D.O.: Central Valley
Vineyards stretch eastward from Santiago to the Andes and westward to the coast to form three distinct sectors of the Maipo Valley best known for its well-balanced red wines. Alto Maipo reaches into the foothills and produces some of Chile’s leading Cabernets. Central Maipo is one of the country’s oldest and most diverse productive regions, and Coastal Maipo—a relative newcomer—benefits from the cool maritime influence that slides over and between the Coastal Mountains.
Rising into the Andean foothills, the Alto Maipo section ranges from roughly 1,300 to 2,600 feet (400 to 800 meters) above sea level and is highly influenced by the mountains themselves. The rising sun must scale the Argentine side of the peaks before first morning light reaches the vines on its western—Chilean—slopes. The afternoon sun warms the vineyards and the cool mountains breezes that slide down the hillsides at night create a broad oscillation between daytime and night-time temperatures, all of which makes for dream-team of conditions for bold yet elegant red wines, especially the regional star Cabernet Sauvignon.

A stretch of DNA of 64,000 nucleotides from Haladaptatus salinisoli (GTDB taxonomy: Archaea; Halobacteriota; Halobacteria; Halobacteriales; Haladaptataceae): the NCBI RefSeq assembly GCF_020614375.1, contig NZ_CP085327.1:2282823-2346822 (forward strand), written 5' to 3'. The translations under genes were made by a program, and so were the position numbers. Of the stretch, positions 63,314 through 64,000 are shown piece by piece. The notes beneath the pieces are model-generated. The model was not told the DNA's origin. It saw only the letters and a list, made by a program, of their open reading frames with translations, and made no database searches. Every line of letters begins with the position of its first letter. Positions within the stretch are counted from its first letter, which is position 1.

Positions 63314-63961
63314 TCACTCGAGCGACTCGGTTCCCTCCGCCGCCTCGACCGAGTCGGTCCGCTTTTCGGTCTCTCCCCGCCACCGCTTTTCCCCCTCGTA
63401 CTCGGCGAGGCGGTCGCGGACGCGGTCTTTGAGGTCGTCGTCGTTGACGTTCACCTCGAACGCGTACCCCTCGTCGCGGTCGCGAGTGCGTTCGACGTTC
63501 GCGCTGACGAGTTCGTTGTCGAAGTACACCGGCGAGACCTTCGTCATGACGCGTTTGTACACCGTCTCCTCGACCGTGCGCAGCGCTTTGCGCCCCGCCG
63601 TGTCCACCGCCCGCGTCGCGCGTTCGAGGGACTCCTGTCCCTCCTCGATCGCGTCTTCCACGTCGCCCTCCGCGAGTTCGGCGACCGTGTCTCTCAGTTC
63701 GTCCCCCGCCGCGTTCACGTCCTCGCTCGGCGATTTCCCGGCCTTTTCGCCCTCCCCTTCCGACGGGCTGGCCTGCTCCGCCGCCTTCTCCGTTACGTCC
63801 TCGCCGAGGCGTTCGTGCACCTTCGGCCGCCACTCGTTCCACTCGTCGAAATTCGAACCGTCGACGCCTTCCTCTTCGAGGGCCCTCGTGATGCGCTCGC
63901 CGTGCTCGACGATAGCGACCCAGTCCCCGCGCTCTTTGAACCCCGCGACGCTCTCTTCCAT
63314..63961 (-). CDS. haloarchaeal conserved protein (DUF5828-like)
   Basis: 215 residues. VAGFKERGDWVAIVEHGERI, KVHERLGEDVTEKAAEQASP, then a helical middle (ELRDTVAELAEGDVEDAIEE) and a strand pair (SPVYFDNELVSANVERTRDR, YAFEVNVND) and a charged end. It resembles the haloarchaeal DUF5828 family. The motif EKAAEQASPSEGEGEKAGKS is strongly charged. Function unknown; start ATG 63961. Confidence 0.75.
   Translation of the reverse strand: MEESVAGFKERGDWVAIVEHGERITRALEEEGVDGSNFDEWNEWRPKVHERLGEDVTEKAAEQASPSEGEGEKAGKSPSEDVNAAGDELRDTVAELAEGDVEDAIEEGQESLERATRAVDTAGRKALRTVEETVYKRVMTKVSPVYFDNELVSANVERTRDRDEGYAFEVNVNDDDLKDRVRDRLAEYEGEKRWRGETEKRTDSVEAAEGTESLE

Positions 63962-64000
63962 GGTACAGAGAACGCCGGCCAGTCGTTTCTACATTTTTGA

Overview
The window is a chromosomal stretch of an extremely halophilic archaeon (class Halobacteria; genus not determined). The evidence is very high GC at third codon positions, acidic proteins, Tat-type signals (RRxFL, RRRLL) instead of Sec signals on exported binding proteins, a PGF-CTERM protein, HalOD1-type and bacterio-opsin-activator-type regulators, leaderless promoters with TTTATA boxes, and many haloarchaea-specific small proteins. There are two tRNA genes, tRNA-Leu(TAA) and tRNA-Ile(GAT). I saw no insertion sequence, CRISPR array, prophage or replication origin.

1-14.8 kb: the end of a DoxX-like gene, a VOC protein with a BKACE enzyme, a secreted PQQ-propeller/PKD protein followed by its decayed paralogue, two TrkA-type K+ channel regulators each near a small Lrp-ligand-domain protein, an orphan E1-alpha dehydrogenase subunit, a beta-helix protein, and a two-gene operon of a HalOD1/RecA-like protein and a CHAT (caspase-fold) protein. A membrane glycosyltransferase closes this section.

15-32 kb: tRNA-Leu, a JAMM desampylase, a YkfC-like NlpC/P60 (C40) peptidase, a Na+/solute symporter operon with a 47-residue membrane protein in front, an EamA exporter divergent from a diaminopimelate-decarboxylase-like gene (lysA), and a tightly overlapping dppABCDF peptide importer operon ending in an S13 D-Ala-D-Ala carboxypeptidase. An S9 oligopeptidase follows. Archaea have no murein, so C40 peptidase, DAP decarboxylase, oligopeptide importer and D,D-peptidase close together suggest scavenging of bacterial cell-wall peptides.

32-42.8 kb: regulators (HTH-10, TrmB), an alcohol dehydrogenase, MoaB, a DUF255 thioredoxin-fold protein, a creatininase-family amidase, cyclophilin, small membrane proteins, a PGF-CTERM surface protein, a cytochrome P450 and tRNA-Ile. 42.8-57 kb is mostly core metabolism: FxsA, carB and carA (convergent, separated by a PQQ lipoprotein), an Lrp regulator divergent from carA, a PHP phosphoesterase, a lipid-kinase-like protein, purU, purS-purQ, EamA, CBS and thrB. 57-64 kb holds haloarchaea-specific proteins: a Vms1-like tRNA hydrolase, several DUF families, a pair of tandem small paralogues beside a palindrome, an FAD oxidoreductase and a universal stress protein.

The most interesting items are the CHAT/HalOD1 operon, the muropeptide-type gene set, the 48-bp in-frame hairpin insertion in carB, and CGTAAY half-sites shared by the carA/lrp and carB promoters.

The rocky alluvial soils that border the course of the Maipo River along its way from the Andes to the coast, red varietals grow well and strong in this warm-but-not-hot region that spreads out due south of Santiago. It sees less rainfall than its higher altitude neighbor to the west.
The relatively few vineyards found in the vicinity of the Maipo River as it approaches the Coastal Range, southwest of Santiago, tend to be tucked up against some of the smaller, low-lying hills that rise between the Andes and the Coastal Range. This protects them from a more direct maritime influence. This area is separated from the San Antonio Region to the west by the political (rather than geographical) border that divides the Metropolitan Region from the country’s V Region of Valparaíso.
Pronunciation Guide: MY-po (Valley); Central Valley (D.O.)
Total Hectares planted: 10,800